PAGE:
Bill Brown of the Association of Oldest Inhabitants of D.C., holding one end of check, presents $25,000 to the Military Road School Preservation Trust, one of six presented to local history groups. (Bill Rice)
Columnist

It was a little bit like that “Oprah” show, Saturday at the Capitol Skyline hotel in Southwest Washington. Except instead of “You get a car, and you get a car!” it was “And you get a check for $25,000!”

The occasion was the 150th anniversary celebration of the Association of the Oldest Inhabitants of D.C. It’s the city’s oldest civic organization, founded on Dec. 7, 1865. That was a time when its members could have included men who remembered a time before there even was a Washington, D.C.

To mark its birthday, AOI donated money to six groups that work to preserve the city’s history: the Military Road School Preservation Trust, the Friendship Fire Association Museum, the Heurich House Foundation, the Historical Society of Washington’s Kiplinger Research Library, the Committee of 100 on the Federal City, and George Washington University’s Master of Tourism Administration program.

AOI bestowed a total of $150,000: six checks for $25,000.

They were those big checks, and until representatives were called to the front of the room, the groups had no idea they were getting them.

“I’m still in shock,” Theresa Saxton, secretary of the Military Road School Preservation Trust, said Monday.

I wasn’t familiar with the Military Road School, which was founded in 1864 in an Army barracks at Fort Stevens. During the Civil War, African Americans flocked to Washington, many settling near Army forts, feeling they would be safest there. The school’s 1912 building still stands, on what is now Missouri Avenue NW, at 13th Street. It closed in 1954 when the District’s schools were integrated. It now houses a charter school.

Theresa, a former student, said the Military Road School Preservation Trust works to spread the history of the elementary school — at one point the only one for black children in upper Northwest Washington — and also gives out modest college scholarships. The award will help it do both of those things.

AOI has a long connection to the history of firefighting in Washington. For years, it met in an old firehouse at 19th and H streets NW, until the International Monetary Fund gave the organization $50,000 for the building so it could be torn down and the IMF could build its headquarters. That money, well-husbanded, along with a few later bequests allowed AOI to mark its sesquicentennial in such a generous fashion.

The Friendship Fire Association Museum, on New Jersey Avenue NW, contains some items once in AOI’s collection, including four pieces of wheeled apparatus and two bronze fire bells. The association’s Walter Gold (coincidentally the son of Bill Gold, founder of this very column) said the $25,000 may be used to teach District schoolchildren fire safety.

I delivered a few remarks at Saturday’s anniversary luncheon, taking as my inspiration a single page of ads from an 1880 Washington Post. There was a listing for AOI’s annual Washington’s Birthday celebration, along with ads for all manner of patent medicines: tonics and ointments to cure catarrh, consumption, bronchitis, vascular excrescences . . .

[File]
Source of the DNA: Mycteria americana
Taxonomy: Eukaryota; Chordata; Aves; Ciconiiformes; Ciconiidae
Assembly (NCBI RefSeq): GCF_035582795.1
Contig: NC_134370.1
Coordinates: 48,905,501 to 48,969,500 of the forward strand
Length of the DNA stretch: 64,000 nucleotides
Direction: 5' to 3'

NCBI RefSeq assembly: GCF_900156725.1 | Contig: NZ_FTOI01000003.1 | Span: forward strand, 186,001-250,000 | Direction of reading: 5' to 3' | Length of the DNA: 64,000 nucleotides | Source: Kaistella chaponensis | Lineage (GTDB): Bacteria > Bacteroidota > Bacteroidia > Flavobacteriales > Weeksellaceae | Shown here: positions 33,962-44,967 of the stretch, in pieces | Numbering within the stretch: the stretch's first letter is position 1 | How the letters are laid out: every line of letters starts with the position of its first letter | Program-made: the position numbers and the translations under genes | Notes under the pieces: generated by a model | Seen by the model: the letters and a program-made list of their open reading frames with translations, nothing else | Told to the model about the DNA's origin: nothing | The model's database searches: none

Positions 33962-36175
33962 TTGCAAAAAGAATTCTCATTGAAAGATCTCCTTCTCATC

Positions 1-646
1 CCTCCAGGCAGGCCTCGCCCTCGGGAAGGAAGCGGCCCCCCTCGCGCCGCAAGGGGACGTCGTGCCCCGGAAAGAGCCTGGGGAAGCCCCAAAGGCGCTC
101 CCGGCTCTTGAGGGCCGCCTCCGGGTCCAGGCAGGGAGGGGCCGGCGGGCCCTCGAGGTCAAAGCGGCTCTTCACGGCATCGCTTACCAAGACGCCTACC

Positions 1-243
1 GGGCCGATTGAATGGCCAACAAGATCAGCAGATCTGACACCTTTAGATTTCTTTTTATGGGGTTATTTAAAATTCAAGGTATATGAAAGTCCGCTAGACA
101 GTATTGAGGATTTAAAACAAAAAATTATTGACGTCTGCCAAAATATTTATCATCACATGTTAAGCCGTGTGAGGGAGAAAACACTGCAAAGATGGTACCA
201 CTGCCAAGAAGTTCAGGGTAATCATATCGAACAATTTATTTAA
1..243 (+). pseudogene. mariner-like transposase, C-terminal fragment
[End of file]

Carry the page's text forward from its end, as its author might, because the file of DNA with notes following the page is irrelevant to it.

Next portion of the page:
There was an ad for a carpet merchant named Julius Lansburgh and one for the Boston Dry Goods House, soon to be renamed after two of its founders: Woodward & Lothrop. And there was an ad for the Corcoran Gallery of Art, housed in a building that we today call the Renwick.

The advertisements were a reminder that our city is overlaid with many stories. Some are, in a sense, over: There is no Woodies anymore, no Lansburgh’s. Some stories, like the Corcoran’s and the Renwick’s, have entered new chapters. Some, like the AOI’s, go on.

Congratulations to the AOI — and to all who help us remember.

The ugly truth

The hideous Christmas sweater has become a commodity, something to be desired and admired, not laughed at or ridiculed. Retailers such as J.C. Penney, Kohl’s and Macy’s actually tout the fact that they sell ugly Christmas sweaters.

Over the weekend, My Lovely Wife was in a Montgomery County thrift shop searching for her own ugly sweater for a party, when she saw a 10-year-old girl shopping with her mother. The mother had pulled from the rack a truly awful sweater: green, encrusted with Santa faces and Christmas trees. Her daughter then pulled out something more demure, cute even: a burgundy turtleneck with a Scandinavian reindeer pattern.

“Oh, honey, that’s not ugly enough,” the mother said. “This is an ugly Christmas sweater party.”

At which point the little girl burst into tears.

She didn’t want to wear an ugly sweater, it seemed. The whole point of wearing a sweater is to wear a nice sweater. What would the other girls at the party say?

The mother wisely put both sweaters in her shopping cart.

It’s easy for grown-ups to forget that children exist in a pre-ironic state, untouched by snark or sarcasm.

Helping Hand

Here’s a question My Lovely Wife asks me every morning: “Have you donated to Helping Hand yet?”

Er . . . well, I just did. I hope you will, too. Community of Hope, Sasha Bruce Youthwork and Homestretch are three charities that work with homeless families and teens in our area. For more information, and to donate, visit posthelpinghand.com.

Twitter: @johnkelly

For previous columns, visit washingtonpost.com/johnkelly.